There is no doubt that this moment in Christian history is a touchstone moment, a transition moment when new life about to be born was yet overshadowed by the pain of the birthing process, and that’s one reason why we feel the need to retell it year after year – as a mother needs to tell the birth story to their child. Risking overstating this analogy, there are some striking parallels between the passion narrative we just read and the experience some women have of labor.

At the onset of labor there is a kind of excited anticipation, the woman is often chatty and confident.  Jesus seems to have this sort of early energy and calm at the Last Supper.  Though aware of his coming death, he is able to communicate his desire and purpose and remain calm in the face of the difficult day ahead.

As labor progresses the woman grows increasingly quiet as the pain of the process requires more of her attention.  Without the support of calm understanding people with her, she may begin to panic at the growing pain, ask for medication for relief.  At the scene in the Garden, Jesus’ anxiety clearly grows and he requests support from his friends, a request that goes unfulfilled.

In unmedicated childbirth, the woman hits a point called transition.  It is the most difficult part of labor, but it also signals the nearness of birth.  It’s those moments when it feels like the pain will swallow you, when your body feels like it’s falling apart.  Some women have been known to try and flee the room, as if they could flee the pain.  This is the moment of blame – when partners get cussed at and the only companion seems to be the pain itself.  The rush of birthing hormones as well as endorphins in the brain makes the woman seem like she’s in a trance, “Labor Land.”  As Jesus bore the cross and cried out his sense of abandonment from his posture of death, his transition was nearly complete.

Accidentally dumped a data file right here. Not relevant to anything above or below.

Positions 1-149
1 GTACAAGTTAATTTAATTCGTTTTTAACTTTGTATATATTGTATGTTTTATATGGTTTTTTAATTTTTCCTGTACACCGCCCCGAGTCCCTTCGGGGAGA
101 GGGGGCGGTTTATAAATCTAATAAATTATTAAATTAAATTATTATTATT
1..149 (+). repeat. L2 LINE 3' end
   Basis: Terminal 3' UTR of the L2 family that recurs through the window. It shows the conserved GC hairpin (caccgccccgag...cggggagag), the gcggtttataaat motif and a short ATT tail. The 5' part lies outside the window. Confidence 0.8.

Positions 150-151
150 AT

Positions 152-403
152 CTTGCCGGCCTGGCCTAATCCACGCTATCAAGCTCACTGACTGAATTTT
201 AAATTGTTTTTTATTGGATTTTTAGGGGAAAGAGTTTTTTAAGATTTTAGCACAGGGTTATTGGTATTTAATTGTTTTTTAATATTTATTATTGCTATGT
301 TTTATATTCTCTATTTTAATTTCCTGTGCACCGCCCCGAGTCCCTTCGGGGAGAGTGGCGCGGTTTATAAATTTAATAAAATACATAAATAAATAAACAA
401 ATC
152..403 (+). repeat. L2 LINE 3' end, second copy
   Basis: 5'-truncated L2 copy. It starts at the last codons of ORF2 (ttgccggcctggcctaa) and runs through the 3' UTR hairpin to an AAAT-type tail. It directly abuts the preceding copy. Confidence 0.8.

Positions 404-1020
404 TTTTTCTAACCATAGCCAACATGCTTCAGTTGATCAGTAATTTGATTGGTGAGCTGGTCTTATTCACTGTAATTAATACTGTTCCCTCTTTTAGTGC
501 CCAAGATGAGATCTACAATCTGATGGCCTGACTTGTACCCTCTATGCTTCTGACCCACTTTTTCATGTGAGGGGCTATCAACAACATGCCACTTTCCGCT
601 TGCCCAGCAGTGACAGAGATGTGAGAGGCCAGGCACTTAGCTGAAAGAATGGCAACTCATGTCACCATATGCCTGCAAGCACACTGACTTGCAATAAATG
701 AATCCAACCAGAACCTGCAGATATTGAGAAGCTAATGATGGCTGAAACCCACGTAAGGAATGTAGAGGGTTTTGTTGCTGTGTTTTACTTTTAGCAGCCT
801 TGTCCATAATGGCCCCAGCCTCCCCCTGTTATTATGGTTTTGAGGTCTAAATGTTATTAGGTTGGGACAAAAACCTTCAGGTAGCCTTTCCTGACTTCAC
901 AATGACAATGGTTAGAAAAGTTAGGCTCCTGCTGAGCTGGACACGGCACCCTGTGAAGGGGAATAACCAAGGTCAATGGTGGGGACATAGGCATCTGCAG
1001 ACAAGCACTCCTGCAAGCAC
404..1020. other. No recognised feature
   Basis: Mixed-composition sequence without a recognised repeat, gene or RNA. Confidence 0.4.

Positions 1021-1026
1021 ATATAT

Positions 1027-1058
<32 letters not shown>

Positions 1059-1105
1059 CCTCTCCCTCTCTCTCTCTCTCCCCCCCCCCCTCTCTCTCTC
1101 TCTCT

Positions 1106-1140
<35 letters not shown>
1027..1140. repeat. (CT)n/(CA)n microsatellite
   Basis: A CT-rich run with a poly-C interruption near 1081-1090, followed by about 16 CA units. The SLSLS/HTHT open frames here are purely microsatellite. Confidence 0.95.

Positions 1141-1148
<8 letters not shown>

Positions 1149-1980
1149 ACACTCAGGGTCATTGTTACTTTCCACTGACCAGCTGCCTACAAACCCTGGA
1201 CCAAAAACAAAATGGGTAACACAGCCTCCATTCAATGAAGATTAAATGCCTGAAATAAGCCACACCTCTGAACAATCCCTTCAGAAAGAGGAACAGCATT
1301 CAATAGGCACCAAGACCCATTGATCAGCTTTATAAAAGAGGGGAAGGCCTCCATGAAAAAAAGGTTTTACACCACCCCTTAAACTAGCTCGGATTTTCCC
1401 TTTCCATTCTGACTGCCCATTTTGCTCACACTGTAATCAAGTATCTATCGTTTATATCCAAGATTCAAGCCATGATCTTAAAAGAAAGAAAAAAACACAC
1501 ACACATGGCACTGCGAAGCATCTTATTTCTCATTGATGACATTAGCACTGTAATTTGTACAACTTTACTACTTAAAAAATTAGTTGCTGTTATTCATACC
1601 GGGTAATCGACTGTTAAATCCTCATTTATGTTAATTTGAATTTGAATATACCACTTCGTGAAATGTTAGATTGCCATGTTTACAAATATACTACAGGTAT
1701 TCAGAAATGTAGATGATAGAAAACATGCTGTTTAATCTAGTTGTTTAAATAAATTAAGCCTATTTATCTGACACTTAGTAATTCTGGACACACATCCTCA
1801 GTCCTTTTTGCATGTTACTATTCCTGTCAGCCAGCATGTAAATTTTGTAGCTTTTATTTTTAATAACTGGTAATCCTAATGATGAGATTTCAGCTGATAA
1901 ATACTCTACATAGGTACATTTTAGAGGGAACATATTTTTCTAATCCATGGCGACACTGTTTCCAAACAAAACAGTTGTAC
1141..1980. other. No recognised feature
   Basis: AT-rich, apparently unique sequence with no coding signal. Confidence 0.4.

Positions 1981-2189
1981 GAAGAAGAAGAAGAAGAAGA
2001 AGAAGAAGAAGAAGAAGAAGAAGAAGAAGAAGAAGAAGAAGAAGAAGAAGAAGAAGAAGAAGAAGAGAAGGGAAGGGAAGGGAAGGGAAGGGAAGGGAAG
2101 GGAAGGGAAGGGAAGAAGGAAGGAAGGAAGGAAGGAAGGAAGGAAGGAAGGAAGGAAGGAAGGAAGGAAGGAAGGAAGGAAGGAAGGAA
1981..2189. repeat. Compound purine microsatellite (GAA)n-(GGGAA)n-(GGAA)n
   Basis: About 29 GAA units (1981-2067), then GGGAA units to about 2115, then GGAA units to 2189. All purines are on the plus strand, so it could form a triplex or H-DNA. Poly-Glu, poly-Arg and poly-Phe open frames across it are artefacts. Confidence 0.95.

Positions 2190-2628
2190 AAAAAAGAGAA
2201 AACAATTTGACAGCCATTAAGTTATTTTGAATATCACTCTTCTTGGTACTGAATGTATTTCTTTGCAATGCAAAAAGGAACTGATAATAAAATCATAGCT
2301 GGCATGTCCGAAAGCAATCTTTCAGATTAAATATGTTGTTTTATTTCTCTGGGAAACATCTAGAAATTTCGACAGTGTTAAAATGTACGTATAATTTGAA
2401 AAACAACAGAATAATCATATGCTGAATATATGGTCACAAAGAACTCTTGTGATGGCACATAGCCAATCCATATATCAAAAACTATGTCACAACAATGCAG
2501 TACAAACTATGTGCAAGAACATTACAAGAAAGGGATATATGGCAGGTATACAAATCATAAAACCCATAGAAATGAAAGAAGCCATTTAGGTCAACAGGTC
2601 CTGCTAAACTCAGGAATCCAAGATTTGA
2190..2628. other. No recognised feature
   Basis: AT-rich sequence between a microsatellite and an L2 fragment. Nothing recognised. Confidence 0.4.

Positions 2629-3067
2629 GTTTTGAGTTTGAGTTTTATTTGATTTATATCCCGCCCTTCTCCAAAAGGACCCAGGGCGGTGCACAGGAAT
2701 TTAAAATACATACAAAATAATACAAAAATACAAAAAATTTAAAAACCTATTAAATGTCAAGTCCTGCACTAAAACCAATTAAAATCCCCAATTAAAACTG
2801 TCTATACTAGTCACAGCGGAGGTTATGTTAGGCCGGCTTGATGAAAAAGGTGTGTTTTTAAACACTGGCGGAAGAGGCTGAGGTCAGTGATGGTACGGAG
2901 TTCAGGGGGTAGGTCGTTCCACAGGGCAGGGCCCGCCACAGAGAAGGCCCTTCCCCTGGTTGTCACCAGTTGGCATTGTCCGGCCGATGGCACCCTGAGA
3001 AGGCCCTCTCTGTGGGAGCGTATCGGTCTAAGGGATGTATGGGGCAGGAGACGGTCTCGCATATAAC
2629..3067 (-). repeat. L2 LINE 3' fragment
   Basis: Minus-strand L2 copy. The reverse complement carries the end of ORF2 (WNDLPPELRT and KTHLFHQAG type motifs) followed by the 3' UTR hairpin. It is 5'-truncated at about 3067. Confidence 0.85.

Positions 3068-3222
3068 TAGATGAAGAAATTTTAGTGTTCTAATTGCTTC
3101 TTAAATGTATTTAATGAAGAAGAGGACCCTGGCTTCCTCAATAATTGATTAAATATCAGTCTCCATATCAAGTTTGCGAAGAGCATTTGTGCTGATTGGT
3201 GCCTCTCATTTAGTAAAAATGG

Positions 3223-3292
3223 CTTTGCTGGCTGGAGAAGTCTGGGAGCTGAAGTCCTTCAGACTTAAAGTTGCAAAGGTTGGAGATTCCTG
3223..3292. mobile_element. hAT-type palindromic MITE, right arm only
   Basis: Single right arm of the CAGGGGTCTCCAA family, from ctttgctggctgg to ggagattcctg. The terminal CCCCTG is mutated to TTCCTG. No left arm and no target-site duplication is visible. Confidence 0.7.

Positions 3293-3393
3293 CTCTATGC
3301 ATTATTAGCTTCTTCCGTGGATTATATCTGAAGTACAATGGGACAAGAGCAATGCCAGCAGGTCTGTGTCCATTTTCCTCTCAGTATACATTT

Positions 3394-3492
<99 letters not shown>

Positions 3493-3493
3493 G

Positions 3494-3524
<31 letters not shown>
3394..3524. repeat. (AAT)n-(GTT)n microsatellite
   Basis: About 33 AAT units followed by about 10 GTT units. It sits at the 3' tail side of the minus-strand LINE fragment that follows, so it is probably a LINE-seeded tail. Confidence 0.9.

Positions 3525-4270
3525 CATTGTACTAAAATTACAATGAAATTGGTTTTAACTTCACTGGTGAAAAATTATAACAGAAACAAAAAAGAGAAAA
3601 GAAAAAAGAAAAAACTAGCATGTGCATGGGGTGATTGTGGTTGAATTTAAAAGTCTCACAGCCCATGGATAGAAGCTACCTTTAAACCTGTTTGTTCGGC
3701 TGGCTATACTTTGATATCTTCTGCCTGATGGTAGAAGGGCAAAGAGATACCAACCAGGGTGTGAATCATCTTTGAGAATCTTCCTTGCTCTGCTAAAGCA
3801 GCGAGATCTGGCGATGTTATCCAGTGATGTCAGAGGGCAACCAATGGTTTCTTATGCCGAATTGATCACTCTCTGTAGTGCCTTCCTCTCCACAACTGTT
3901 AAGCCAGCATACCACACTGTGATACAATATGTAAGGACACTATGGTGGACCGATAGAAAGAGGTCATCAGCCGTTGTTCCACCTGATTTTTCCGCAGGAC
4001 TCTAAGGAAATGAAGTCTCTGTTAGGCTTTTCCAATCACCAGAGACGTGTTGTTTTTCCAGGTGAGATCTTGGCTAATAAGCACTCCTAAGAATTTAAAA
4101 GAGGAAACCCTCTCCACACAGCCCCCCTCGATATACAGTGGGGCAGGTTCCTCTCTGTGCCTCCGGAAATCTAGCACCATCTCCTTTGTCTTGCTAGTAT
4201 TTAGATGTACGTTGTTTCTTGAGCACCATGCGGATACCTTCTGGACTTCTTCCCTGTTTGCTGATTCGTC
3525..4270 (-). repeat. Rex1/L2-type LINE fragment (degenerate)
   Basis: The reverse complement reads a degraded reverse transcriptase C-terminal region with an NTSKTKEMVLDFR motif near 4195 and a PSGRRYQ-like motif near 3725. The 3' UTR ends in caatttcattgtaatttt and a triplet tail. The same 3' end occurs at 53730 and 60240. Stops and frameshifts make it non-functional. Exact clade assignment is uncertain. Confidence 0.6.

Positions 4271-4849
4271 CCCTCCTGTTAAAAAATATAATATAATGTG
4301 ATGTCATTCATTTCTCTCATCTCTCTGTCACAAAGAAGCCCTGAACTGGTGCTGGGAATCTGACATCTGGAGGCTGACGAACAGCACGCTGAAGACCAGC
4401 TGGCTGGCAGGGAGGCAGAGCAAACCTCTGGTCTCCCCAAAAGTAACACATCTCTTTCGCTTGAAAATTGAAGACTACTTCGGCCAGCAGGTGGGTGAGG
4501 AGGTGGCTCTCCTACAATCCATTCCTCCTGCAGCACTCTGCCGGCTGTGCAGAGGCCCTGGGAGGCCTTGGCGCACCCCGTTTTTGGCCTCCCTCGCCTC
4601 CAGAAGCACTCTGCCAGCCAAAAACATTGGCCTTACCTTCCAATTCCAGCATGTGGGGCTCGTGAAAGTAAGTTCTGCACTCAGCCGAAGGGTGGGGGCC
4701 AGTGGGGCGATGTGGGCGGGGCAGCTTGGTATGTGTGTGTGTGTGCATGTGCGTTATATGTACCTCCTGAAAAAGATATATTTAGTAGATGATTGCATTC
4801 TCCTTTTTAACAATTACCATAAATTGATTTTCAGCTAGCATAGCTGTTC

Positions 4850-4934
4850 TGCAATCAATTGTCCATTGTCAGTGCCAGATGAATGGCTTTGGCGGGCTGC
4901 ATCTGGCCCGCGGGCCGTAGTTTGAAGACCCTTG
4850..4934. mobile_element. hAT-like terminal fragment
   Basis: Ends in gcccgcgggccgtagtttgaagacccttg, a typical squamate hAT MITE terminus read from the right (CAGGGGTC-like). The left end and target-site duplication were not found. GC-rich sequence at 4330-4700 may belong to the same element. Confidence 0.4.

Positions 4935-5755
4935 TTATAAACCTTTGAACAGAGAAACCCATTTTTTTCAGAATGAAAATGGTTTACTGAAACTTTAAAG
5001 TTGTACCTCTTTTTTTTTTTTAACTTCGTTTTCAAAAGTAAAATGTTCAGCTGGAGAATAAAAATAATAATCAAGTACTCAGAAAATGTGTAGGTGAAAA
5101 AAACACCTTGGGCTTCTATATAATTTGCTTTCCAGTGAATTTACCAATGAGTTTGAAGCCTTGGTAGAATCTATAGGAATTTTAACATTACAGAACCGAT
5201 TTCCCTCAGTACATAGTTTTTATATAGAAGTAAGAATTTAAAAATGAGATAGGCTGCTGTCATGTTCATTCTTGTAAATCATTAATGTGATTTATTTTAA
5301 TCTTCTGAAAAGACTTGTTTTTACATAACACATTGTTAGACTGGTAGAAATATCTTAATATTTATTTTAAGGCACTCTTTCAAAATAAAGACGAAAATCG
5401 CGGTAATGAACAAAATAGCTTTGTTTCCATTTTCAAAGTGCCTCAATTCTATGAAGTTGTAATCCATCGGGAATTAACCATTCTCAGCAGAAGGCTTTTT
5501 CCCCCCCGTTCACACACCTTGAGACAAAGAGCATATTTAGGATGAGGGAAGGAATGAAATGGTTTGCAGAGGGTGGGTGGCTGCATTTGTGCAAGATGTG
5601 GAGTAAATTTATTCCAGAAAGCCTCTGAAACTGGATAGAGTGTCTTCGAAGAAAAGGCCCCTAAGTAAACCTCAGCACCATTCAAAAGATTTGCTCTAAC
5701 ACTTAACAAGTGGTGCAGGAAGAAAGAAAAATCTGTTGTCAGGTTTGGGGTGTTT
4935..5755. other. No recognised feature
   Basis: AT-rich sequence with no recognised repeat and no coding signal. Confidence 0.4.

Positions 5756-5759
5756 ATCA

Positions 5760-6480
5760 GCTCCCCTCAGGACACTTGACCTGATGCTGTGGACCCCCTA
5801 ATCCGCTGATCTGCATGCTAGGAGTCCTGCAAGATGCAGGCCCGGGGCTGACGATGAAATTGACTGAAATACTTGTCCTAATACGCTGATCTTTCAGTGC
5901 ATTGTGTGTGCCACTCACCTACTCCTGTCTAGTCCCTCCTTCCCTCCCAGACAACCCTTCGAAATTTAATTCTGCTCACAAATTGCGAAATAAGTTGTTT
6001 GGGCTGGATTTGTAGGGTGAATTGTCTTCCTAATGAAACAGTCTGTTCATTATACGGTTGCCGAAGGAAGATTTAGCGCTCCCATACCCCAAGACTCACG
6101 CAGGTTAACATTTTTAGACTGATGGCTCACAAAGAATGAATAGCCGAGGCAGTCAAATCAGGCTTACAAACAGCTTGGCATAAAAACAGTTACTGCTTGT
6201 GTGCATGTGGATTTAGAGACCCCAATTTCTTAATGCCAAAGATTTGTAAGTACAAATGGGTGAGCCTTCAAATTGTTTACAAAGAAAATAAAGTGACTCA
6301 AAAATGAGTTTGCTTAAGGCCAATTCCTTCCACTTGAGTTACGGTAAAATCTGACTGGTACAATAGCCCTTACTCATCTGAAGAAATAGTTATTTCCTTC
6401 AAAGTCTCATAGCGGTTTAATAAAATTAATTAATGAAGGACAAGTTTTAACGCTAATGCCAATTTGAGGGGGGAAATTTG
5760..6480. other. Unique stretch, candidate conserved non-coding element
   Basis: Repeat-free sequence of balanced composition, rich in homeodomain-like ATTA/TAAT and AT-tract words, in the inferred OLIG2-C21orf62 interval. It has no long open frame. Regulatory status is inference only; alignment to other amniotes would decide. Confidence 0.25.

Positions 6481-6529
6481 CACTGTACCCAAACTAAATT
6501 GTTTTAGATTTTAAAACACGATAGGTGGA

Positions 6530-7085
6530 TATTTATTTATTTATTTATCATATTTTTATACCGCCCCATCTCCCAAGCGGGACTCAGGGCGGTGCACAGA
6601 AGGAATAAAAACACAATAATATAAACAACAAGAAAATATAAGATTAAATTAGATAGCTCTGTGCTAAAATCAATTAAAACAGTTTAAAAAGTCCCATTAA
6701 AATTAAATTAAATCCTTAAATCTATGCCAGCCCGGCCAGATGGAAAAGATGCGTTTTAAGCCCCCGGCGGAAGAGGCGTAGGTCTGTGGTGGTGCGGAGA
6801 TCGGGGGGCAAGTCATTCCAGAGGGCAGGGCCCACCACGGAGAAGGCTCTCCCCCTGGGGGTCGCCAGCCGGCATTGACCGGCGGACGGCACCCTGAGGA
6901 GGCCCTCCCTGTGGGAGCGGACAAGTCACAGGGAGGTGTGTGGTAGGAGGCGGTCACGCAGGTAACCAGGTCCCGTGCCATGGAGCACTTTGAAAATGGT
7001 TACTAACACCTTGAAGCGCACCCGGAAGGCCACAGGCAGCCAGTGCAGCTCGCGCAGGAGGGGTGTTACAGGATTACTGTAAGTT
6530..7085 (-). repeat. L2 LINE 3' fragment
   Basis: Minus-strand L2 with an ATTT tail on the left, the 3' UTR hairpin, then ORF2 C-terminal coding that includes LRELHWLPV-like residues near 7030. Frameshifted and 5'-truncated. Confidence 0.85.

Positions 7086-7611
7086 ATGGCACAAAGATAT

At the moment of his death, at the moment of birth, scripture poetically imagines that the curtain of the temple is torn, the earth shakes, tombs are opened.  The veil between the material and spiritual worlds are very thin.  But we have not yet arrived at the end of this process, we have not yet seen what this new life looks like.  Today we are left at the moment of transition For me, it’s a good reminder that part of the journey of faith is and must be the experience of despair, pain, uncertainty, and even abandonment.  These are not signs of faithlessness, but of fully engaging the process of birthing God into the world again and again, of ushering in new life.

At key moments in every individual’s life there is pain and transition.  Growing into adulthood for men and women alike undergo years of agonizing labor, i.e. adolescence.  The pain and despair of this part of life is real and does work to allow the child to die and the adult to rise.

We are reminded today as we gather around the table to tell the painful story of death and birth again, that to be human and to be a person of faith is not safe, it’s not clear and uncomplicated, and it’s not always comfortable.  Today we honor and even give thanks for those moments of transition when we are so given to the process that the next life is still masked in shadow and death – when the cry of the newborn is still unheard, when the announcement of resurrection is still buried in a tomb.